Rhabdomyolysis is Associated with In-Hospital Mortality in Patients with COVID-19

Shock. 2021 Sep 1;56(3):360-367. doi: 10.1097/SHK.0000000000001725.


Purpose: Rhabdomyolysis (RM) has been associated with many viral infectious diseases, and associated with poor outcomes. We aim to evaluate the clinical features and outcomes of RM in patients with coronavirus disease 2019 (COVID-19).

Method: This was a single-center, retrospective, cohort study of 1,014 consecutive hospitalized patients with confirmed COVID-19 at the Huoshenshan Hospital in Wuhan, China, between February 17 and April 12, 2020.

Results: The overall incidence of RM was 2.2%. Compared with patients without RM, those with RM tended to have a higher risk of deterioration. Patients with RM also constituted a greater percentage of patients admitted to the intensive care unit (90.9% vs. 5.3%, P < 0.001) and a greater percentage of patients undergoing mechanical ventilation (86.4% vs. 2.7% P < 0.001). Moreover, patients with RM had laboratory test abnormalities, including the presence of markers of inflammation, activation of coagulation, and kidney injury. Patients with RM also had a higher risk of in-hospital death (P < 0.001). Cox's proportional hazard regression model analysis confirmed that RM indicators, including peak creatine kinase levels > 1,000 IU/L (HR = 6.46, 95% CI: 3.02-13.86) and peak serum myoglobin concentrations > 1,000 ng/mL (HR = 9.85, 95% CI: 5.04-19.28), were independent risk factors for in-hospital death. Additionally, patients with COVID-19 that developed RM tended to have delayed viral clearance.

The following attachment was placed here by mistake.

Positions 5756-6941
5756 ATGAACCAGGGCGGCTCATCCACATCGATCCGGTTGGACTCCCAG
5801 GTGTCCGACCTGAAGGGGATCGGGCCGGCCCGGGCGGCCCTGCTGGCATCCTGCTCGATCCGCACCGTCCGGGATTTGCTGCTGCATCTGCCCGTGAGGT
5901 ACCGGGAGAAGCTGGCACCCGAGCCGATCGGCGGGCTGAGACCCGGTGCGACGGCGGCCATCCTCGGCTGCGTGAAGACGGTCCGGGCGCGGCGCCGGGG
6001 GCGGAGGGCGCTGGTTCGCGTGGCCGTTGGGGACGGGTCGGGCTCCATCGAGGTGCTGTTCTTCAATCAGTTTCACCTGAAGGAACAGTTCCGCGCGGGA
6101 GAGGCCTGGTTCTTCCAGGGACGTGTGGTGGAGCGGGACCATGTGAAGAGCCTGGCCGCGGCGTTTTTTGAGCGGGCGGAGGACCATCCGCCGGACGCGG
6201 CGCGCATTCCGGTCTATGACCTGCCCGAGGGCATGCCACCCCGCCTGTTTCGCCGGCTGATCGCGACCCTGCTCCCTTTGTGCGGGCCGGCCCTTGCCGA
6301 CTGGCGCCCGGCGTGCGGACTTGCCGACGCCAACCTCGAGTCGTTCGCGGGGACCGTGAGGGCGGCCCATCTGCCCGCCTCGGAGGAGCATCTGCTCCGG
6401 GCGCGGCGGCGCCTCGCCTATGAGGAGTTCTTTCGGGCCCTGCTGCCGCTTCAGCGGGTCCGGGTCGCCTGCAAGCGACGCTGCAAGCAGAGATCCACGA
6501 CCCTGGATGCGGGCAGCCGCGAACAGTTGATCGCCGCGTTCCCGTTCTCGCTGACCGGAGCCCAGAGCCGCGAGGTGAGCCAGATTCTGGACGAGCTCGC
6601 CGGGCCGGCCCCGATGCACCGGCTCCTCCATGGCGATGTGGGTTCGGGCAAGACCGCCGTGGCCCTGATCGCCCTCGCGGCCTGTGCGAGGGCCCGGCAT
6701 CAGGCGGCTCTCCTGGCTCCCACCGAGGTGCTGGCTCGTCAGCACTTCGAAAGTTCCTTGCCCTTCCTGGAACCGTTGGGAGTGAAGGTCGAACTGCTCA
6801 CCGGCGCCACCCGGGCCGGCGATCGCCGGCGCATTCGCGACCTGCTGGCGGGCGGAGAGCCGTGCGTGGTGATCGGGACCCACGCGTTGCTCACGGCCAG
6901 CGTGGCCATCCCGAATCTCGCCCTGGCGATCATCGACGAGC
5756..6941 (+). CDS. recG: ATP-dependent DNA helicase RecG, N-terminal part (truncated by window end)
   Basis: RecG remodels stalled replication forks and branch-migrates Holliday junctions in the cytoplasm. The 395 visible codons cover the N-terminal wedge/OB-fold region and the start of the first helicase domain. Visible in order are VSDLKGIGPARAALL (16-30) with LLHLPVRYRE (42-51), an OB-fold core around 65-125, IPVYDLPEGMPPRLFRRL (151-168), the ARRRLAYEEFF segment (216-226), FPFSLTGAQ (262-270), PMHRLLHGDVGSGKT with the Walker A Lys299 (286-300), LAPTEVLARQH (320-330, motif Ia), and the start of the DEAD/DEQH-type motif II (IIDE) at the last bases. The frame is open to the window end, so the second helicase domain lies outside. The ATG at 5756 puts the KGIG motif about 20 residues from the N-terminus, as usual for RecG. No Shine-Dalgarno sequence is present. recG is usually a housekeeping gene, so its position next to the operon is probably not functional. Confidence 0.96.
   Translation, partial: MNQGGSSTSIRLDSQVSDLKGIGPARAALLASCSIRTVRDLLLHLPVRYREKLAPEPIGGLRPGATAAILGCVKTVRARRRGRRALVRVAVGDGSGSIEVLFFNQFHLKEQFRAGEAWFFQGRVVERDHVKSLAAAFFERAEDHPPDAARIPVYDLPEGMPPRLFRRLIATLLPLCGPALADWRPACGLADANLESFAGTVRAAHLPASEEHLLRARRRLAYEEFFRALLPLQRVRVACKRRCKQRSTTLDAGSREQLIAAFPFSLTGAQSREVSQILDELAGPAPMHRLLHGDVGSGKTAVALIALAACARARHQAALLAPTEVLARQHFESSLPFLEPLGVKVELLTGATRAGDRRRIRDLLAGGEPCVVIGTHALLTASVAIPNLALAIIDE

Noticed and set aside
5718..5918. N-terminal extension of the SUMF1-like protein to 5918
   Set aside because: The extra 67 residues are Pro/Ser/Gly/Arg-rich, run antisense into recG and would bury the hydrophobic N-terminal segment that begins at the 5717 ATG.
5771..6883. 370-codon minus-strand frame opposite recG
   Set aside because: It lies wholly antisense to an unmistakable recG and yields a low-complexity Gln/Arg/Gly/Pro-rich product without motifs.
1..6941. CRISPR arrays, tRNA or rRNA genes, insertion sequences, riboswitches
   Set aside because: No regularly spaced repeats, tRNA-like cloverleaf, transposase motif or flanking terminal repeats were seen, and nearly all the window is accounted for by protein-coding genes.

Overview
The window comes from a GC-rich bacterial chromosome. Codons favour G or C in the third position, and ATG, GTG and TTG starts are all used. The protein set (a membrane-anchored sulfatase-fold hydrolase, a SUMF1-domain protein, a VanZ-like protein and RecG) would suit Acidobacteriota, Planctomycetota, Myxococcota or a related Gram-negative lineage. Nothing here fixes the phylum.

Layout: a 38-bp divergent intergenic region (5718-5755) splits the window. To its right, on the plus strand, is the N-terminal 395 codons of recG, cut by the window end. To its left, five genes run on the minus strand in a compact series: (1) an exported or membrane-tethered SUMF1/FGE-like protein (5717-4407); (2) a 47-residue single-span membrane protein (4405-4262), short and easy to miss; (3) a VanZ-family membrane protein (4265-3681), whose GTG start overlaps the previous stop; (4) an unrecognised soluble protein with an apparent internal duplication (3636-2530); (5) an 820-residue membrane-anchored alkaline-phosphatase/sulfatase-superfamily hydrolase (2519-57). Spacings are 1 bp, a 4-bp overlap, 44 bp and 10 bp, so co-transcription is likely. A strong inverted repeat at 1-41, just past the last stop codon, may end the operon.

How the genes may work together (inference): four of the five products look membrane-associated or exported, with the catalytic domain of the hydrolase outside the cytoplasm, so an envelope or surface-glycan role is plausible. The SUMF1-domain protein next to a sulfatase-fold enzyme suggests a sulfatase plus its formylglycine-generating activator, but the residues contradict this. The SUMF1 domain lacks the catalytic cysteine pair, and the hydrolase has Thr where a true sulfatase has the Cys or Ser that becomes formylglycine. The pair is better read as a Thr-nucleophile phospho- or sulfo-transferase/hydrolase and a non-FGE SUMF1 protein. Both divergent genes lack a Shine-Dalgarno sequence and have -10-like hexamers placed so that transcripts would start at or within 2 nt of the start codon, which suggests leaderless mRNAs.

Conclusion: RM might be an important contributing factor to adverse outcomes in COVID-19 patients. The early detection and effective intervention of RM may help reduce mortality among COVID-19 patients.

Publication types

  • Research Support, Non-U.S. Gov't

MeSH terms

  • Adolescent
  • Adult
  • Aged
  • Aged, 80 and over
  • COVID-19 / complications*
  • COVID-19 / mortality*
  • China / epidemiology
  • Female
  • Hospital Mortality*
  • Hospitalization
  • Humans
  • Incidence
  • Intensive Care Units
  • Male
  • Middle Aged
  • Muscle, Skeletal / physiopathology
  • Proportional Hazards Models
  • Respiration, Artificial
  • Retrospective Studies
  • Rhabdomyolysis / complications*
  • Rhabdomyolysis / mortality*
  • SARS-CoV-2
  • Treatment Outcome
  • Young Adult